You are doing great!

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  4. I think of less importance is how much he needs that interaction, and how much you need it. He'll never be this age again, and if he is so content and happy, he could probably offer a lot to you right now. It sounds like his needs are being met, and I think no matter how much time you spend on your baby, you will still miss them at certain ages, of course still loving them. But I think that's more what matters, is just that you feel like you will feel good with the time you spent with him, because it sounds like he is doing well and is content.

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  5. Don't feel guilty. That is what comes with having more than 1 child. I knew I would never be able to give Leo as much attention as Bella got but he gets a lot now. I think it will balance out more when he starts interacting more. For now, enjoy that he is still kind of in the "blob" stage where you feed them, hold them, adn change them adn they are content. In a few months, it will most likely change. You are a great mom and your children are lucky to have you.

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  6. Wait till you have four kids.





    (just kidding, I might have something else to add.)

    I think as long as he's happy, and he's not being pacified by something artificial (like, tv for e.g.), he's fine. Younger kids get less parental attention, no way around it, but they also get big siblings. I'm assuming Margaret plays with him, too, and that will increase as they both get older.

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  7. Have you read "The Continuum Concept" by Jean Liedloff yet? I'm going to go out on a limb and say you probably haven't gotten around to it yet or you wouldn't ask if you need to pay more attention to Isaac. ;)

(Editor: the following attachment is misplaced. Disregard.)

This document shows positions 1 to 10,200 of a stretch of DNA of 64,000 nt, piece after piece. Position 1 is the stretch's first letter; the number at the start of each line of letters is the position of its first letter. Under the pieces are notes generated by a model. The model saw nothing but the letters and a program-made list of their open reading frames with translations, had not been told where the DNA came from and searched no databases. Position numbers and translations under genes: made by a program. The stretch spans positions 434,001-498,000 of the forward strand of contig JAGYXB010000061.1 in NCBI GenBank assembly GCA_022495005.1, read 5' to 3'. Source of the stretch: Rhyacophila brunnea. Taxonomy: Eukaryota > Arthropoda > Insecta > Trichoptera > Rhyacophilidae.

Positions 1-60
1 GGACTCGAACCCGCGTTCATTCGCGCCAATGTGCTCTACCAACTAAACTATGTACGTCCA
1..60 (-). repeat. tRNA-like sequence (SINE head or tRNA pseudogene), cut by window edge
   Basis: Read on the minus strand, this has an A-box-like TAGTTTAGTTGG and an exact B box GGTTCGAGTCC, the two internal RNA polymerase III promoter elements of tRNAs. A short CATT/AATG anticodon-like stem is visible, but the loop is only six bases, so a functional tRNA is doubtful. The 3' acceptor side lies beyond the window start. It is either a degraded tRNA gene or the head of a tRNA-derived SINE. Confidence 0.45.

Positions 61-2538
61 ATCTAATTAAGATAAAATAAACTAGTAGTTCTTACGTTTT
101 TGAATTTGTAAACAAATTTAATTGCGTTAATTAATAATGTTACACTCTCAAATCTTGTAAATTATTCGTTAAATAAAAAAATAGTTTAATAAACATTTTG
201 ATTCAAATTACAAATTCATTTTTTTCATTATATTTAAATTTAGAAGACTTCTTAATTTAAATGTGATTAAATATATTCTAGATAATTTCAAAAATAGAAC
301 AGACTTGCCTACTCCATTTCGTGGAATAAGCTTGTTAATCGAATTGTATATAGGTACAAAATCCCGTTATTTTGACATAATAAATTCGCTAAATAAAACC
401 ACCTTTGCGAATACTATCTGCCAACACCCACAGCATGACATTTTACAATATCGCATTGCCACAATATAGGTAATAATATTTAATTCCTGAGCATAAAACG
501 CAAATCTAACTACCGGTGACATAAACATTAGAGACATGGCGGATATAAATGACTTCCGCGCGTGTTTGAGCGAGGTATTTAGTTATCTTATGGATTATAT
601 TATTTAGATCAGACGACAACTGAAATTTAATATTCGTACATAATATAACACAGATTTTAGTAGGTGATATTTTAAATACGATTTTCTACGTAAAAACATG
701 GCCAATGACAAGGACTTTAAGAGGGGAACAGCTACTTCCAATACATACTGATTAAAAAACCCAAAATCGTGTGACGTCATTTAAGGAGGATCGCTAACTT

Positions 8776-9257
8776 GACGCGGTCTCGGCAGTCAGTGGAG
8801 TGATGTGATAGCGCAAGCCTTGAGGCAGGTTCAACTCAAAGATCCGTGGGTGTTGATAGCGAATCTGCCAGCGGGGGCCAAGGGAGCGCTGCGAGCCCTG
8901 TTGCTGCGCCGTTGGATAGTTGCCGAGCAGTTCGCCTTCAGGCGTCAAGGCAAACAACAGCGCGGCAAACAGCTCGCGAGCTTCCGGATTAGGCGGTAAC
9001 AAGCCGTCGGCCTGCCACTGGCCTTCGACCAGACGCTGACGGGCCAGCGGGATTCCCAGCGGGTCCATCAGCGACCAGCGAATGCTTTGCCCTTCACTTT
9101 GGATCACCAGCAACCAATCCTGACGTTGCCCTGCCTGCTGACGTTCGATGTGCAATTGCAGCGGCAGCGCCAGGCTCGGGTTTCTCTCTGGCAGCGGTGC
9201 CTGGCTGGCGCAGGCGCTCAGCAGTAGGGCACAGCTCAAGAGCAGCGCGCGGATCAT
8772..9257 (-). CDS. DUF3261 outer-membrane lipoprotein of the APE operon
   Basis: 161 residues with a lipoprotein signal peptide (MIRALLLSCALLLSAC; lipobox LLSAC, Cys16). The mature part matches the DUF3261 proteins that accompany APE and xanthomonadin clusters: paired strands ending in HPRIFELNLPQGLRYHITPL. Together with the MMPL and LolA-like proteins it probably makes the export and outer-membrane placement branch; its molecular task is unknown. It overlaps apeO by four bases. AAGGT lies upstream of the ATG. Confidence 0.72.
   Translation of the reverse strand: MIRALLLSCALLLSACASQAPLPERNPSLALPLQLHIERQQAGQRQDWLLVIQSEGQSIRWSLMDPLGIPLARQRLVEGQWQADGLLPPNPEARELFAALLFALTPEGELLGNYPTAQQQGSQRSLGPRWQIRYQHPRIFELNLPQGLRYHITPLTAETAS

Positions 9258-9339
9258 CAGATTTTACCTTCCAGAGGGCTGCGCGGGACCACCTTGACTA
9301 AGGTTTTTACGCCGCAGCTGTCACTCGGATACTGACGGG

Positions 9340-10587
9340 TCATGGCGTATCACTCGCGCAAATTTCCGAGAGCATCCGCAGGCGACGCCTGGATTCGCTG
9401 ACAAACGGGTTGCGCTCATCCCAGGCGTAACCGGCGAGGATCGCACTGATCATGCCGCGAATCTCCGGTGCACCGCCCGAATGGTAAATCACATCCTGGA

Jean asserts in her book that infants need to be carried or in constant contact with someone - preferably the mother. The infant should be permitted to observe, co-sleep, nurse on cue, have caregivers immediately respond to signals and "sense elders' expectations that he or she is innately social and cooperative and has strong self-preservation instincts and that he or shee is welcome and worthy."

    You're doing a great job of mothering both of your children and it certainly sounds as if Isaac is being appropriately socialized. :)

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  8. I don't have a solid answer, but my gut says you are not doing anything wrong. I feel guilty sometimes for how little I really play with my daughter and she's 1.5. When I get home from work there is usually at least one chore that needs doing, and then I'm tired so I sit and watch her play instead of getting down on her level. She seems happy, but I feel guilty that I'm not actively playing with her every evening.

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  9. I am a firm believer in following your gut when it comes to mothering. I would venture a guess that I does not need as much attention right now. He will let you know when he needs more. Maybe just being close to Mama is enough. And just bc you are not "playing" does not mean he is not listening and learning to follow conversation and retaining information.

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  10. Babies are very capable of letting you know whether or not their needs are being met. At least with my kids, that includes letting me know (fussing) when they need more or less interaction. I'm sure Isaac would let you know if you were ever guilty if neglecting him. The way I see it, if he's happy, you're obviously doing a great job.